Home' Inclean NZ : INCLEAN NZ May 2018 Contents 14 INCLEANNZ May 2018
Proper staff training is vital for
cleaning companies that wish to
employ sustainable practices,
writes Environmental Choice
New Zealand’s general manager
Commercial, institutional and residential property cleaning is an
essential service in New Zealand, protecting the health of building
occupants and providing a pleasant living and working environment.
But the processes involved do potentially bring risks to cleaning
employees, building occupants and to the environment. If cleaning
services providers do wish to act responsibly and employ sustainable
practices, proper training of their staff is critical.
It’s important cleaning companies have a staff training plan and
maintain a training record for each staff member to ensure the right
training is completed before staff begin working independently.
Cleaning chemicals pose the most immediate risks both to people
and environment as they can be harmful to the skin and emit volatile
organic compounds (VOCs) that can cause respiratory problems, as
well as affect water quality if not disposed of properly.
Cleaning companies can make a big difference to the environment
by careful selection of cleaning products, consumables and energy-
efficient equipment. They can also make an impact through the
cleaning techniques they use – such as employing microfibre cloths to
reduce chemical use.
But that calls for staff to be thoroughly committed to these practices
and that can only come from good training and emphasis on the
importance of doing things right. Cleaning processes also generate or
accumulate wastes that have to be managed properly. It’s vital cleaning
staff are well trained in waste management and minimisation, and
minimisation of fuel consumption through, for example, route
planning and driver training.
The very nature of the cleaning industry poses challenges for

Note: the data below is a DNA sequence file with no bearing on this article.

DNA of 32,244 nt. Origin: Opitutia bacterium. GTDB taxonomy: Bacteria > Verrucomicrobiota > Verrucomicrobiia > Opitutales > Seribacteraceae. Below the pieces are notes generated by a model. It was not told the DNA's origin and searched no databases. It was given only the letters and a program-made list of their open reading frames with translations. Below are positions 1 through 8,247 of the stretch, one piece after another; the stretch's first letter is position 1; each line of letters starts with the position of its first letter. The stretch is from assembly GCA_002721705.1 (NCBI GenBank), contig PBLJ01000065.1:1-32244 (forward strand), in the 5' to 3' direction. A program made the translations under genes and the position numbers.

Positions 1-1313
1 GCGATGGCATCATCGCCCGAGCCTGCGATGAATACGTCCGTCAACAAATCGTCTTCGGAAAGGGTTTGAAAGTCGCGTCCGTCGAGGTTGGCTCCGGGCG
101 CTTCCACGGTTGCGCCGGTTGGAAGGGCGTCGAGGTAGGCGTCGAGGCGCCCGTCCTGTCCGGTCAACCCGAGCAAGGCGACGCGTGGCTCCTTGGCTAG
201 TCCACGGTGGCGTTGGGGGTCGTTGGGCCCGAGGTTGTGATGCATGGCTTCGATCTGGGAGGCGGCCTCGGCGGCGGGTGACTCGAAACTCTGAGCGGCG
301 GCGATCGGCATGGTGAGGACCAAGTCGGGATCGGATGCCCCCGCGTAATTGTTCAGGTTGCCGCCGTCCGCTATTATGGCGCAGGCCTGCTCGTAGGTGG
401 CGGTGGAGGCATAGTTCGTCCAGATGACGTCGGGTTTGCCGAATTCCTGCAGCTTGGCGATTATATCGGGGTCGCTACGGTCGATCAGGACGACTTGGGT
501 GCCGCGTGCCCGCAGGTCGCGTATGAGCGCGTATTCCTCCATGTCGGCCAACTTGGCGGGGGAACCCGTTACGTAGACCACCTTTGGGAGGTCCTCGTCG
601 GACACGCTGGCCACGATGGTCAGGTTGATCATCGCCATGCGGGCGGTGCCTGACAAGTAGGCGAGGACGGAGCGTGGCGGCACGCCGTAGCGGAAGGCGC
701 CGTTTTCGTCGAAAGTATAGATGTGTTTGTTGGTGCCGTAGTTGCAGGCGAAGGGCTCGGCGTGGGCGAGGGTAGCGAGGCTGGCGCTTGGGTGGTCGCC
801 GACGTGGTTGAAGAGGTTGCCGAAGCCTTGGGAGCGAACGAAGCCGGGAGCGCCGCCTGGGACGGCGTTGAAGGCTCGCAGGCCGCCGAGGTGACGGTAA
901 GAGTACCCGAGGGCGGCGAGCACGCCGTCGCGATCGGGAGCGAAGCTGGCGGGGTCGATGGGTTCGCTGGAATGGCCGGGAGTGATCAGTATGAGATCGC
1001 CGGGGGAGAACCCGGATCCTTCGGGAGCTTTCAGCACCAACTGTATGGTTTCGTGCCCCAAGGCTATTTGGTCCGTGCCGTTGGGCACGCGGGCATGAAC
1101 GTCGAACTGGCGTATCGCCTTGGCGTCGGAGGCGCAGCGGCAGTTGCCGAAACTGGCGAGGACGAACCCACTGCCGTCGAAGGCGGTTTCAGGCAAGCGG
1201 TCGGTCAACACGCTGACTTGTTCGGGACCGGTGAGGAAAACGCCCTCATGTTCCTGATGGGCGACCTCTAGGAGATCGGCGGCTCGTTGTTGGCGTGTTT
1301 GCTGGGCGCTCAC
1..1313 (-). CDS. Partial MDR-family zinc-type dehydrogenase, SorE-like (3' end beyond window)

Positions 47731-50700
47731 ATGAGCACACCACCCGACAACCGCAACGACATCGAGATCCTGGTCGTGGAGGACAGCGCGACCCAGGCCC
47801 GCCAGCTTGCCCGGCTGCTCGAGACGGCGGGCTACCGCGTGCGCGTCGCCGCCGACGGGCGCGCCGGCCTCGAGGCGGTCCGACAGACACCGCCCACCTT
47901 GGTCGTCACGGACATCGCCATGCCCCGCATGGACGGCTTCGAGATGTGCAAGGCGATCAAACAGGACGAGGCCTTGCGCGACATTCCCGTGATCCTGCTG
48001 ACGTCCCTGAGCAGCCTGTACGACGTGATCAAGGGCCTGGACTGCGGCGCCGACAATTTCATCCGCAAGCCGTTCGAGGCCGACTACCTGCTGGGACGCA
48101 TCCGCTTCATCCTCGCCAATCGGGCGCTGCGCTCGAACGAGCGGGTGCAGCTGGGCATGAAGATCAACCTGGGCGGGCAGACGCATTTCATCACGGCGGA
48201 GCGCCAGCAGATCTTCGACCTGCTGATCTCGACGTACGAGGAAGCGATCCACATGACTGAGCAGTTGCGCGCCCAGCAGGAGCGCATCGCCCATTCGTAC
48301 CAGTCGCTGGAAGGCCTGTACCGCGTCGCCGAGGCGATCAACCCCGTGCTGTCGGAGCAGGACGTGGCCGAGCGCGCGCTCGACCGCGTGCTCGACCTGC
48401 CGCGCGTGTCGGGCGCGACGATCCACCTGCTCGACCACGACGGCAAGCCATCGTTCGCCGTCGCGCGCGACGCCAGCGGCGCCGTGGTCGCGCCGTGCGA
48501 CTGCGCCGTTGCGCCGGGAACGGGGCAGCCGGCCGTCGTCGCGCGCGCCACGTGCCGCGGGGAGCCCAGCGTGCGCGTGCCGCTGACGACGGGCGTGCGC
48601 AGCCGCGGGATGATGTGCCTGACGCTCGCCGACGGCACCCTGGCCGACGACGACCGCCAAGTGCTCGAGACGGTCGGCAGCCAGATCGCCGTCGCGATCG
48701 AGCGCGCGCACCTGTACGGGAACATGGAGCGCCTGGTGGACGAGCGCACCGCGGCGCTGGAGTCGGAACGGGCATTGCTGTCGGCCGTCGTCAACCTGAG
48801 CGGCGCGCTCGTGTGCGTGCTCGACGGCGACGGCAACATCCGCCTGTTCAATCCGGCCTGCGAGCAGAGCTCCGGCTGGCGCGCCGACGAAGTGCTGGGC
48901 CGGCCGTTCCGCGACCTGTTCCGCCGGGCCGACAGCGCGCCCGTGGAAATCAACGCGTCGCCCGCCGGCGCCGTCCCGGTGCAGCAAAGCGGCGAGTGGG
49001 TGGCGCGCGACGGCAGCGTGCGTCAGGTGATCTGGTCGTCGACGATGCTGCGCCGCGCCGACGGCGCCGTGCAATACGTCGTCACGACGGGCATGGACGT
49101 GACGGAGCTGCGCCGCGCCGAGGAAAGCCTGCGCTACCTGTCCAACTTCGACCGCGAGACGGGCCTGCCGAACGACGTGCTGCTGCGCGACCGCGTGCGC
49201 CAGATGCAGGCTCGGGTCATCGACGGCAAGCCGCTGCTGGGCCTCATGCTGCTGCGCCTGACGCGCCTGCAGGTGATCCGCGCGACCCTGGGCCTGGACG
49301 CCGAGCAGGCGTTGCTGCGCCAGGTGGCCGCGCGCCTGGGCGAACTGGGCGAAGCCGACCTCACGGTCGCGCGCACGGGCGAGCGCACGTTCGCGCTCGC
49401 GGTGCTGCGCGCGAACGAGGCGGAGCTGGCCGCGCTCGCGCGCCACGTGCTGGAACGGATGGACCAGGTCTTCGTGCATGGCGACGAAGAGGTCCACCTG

training. It is an industry that employs many new migrants for whom
English may not be their first language – and staff turnover is also
high. As a consequence, training must take into account factors like
limited English proficiency.
That’s particularly critical in the area of chemical handling, so we
recommend instructions on dilution, use, and disposal of chemicals
to be in easily understandable language with guiding illustrations
where possible. The same goes for instructions on rinsing containers,
returning them for refilling, recycling or disposing of them.
Environmental Choice New Zealand has a criteria document (EC-
45) which covers all aspects of cleaning services; licensees who meet
the specification have satisfied very stringent requirements including
clear evidence of robust training practices.
Two New Zealand cleaning services providers, The Eco Pro
Cleaning Co. and CrestClean, have embraced the criteria and
incorporated environmental best-practice into their cleaning regime.
Eco Pro co-owner, financial controller and ‘eco warrior’ Anne
Quaid joined the family business more than 20 years ago but has been
involved in cleaning since she was a teenager.
With her father David Wilson (now retired) and husband Bob, she
can point to around 100 years’ collective cleaning experience in the
family. The learnings from that experience have been condensed into
the company’s training processes, enshrined in its Operations Manual.
Anne says she’s always had an “eco” bent, which is strongly
reflected in the culture of the company. New cleaning teams get a
rigorous introduction to that culture before they even start working
for Eco Pro, with a major emphasis on how to clean better, healthier
and more ethically.
“We teach our cleaning teams that a proper green-cleaning
programme is about protecting human health – theirs and that of
the building occupants’ – as well as protecting the planet for future
generations,” she says.
“That means educating them on recycling, how to spot a green
wash, how to make good decisions on procurement and how their
actions can impact on the environment. At the end of the sessions we
often see them becoming passionate about the whole eco concept –
Anne says the Albany-based company, which has 30 contracted
cleaning teams, constantly updates the Operations Manual based on
changes and innovation coming into the industry and encourages
its teams to attend ITO courses and obtain the NZ Certificate in
Cleaning to Level 2.
It also provides on-the-job training, meets with all teams at least
every six months, undertakes full site inductions for new teams on
all sites, regularly reviews sites for hazards, emergency evacuation
procedures and any changes to clients’ health and safety policies and
procedures, and constantly tracks team performance – not just on the
cleaning but all aspects of service delivery.
“As a result – our teams are our success stories.”
Dunedin-headquartered CrestClean has more than 600 franchise
operators around New Zealand. Managing director Grant
McLauchlan says having a strongly governed franchise system, with
a rigorous ongoing training programme, helps ensure the company’s
ECNZ compliance is upheld nationwide.
Training critical to meeting
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